Coral BeachTwo empty chairs at this food safety panel discussion at PMA’s Fresh Summit were reserved for Food and Drug Administration officials, but the government shutdown kept them from attending, even though federal workers were back to work. Participating in the panel were PMA’s chief science and technology officer Bob Whitaker (left), PMA’s vice president of food safety and technology Jim Gorny (center), and Tom O’Brien, a Washington D.C. attorney who works with PMA and has extensive experience with the Food Safety Modernization Act.NEW ORLEANS — It’s just a money grab. It’s because of problems with foreign imports. It’s big government and big business in cahoots. Isn’t it time to make consumers take some responsibility? It’s impossible to have food safety without a written plan.
Such questions and comments spurred the Produce Marketing Association to include a workshop at Fresh Summit this year to dispel myths and calm the industry concern about the Food Safety Modernization Act.
“We’ve been collecting questions and want to answer some of the most common ones today,” said Bob Whitaker, workshop moderator and PMA’s chief science and technology officer.
“Today we want to stick to the science behind the proposed rule and dispel some misinformation.”
The two other panelists on stage were former employees of the FDA and the U.S. Department of Agriculture and offered insight into how the act came about and how the rulemaking process works.
Panelist Jim Gorny, PMA’s vice president of food safety and technology, was senior adviser for produce safety at the Center for Food Safety and Applied Nutrition before joining the PMA this summer.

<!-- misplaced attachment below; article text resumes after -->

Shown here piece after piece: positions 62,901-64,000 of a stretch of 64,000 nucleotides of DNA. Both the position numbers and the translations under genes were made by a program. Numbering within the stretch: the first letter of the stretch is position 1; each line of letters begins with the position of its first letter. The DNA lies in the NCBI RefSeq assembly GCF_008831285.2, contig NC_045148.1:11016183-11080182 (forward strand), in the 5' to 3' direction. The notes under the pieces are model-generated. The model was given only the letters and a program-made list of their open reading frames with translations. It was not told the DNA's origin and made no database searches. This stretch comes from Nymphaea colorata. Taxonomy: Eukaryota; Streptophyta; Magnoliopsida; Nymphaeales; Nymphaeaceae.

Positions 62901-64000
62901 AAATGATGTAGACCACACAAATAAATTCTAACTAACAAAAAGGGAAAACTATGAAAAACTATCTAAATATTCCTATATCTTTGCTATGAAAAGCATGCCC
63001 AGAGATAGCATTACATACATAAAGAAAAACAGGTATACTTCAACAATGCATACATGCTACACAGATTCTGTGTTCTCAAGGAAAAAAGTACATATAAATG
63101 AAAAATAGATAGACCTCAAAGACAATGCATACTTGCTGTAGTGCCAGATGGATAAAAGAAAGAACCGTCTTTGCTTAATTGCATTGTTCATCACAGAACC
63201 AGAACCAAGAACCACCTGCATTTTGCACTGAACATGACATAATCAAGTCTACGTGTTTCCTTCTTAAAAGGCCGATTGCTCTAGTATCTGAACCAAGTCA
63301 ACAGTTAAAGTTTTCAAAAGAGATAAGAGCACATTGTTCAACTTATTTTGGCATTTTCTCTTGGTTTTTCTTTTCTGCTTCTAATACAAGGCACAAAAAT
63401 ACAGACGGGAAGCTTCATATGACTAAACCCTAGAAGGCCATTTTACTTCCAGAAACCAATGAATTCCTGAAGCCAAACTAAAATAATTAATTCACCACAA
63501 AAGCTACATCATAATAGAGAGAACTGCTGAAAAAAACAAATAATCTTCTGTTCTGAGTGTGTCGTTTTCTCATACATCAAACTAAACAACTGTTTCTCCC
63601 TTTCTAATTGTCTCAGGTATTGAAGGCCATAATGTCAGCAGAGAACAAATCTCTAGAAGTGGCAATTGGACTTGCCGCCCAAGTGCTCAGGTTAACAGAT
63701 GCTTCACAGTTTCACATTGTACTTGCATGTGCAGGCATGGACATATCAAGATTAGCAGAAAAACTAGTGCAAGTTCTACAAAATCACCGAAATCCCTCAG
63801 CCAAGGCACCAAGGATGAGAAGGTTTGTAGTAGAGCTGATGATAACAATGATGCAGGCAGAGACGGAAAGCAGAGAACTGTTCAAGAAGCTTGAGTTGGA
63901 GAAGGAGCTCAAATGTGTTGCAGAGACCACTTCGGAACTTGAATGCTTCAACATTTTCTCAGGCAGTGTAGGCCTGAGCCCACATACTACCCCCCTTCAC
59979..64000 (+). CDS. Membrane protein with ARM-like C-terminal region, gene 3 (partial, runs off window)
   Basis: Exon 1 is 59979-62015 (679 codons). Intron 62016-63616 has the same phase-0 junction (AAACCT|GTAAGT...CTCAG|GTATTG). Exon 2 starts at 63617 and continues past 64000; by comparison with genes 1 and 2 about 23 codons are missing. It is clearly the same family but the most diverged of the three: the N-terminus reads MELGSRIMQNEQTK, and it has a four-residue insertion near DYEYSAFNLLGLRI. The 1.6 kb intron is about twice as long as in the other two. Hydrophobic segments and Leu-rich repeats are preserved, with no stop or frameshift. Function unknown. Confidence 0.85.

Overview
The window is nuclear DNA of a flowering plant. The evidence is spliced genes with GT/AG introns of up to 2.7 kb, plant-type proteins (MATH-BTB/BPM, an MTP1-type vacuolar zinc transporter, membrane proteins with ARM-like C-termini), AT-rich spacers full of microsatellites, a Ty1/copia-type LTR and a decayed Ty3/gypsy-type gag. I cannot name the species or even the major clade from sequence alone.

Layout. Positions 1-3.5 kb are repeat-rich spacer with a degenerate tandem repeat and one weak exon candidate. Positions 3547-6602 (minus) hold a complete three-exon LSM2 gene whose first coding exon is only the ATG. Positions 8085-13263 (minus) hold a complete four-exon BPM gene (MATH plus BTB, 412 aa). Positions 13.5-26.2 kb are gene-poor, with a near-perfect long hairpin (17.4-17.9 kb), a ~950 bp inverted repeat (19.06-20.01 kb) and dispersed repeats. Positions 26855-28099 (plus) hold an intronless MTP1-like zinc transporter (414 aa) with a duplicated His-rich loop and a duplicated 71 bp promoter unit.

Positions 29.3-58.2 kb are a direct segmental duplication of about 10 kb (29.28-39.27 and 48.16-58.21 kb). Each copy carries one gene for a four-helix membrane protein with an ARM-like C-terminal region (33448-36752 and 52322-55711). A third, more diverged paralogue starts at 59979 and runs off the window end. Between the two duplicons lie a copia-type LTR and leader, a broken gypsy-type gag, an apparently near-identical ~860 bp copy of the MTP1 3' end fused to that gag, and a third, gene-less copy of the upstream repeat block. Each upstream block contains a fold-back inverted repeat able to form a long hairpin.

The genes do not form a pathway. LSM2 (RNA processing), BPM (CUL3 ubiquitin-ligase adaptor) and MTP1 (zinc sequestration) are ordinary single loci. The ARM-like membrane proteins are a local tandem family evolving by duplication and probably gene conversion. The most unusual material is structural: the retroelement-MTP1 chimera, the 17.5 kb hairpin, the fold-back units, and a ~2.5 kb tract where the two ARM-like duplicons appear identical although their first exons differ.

Panelist Tom O’Brien, a Washington D.C. attorney and PMA’s Washington representative, was associate administrator and chief of staff at the USDA’s Agricultural Marketing Service.
The first misconception the panel cleared up for Fresh Summit attendees concerned whether the FDA’s produce safety rule is in effect.
Whitaker said he has heard many in the industry say the rule is written and people must comply now.
“False,” he said.
The produce rule is not yet final. The FDA will continue to accept comments on it through Nov. 15.
The panelists encouraged attendees to file comments if they have not yet done so. The agency is under court order to have the rule in place in mid-2015.
“The proposed rule and the public comment period are key to our democratic process,” Gorny said.
Gorny and Whitaker pointed to the irrigation water requirements in the proposed rule as an example of how the comment process is already having an impact on FDA officials.
Taylor and Assar spent weeks this summer visiting different growing regions and looking at operations for different commodities in response to industry objections.
Taylor has said the water regulations will definitely be revised, but he has not provided specifics.
Other myths and misconceptions discussed by the panel ranged from possible import fees to when the industry will have to comply with the proposed produce safety rule.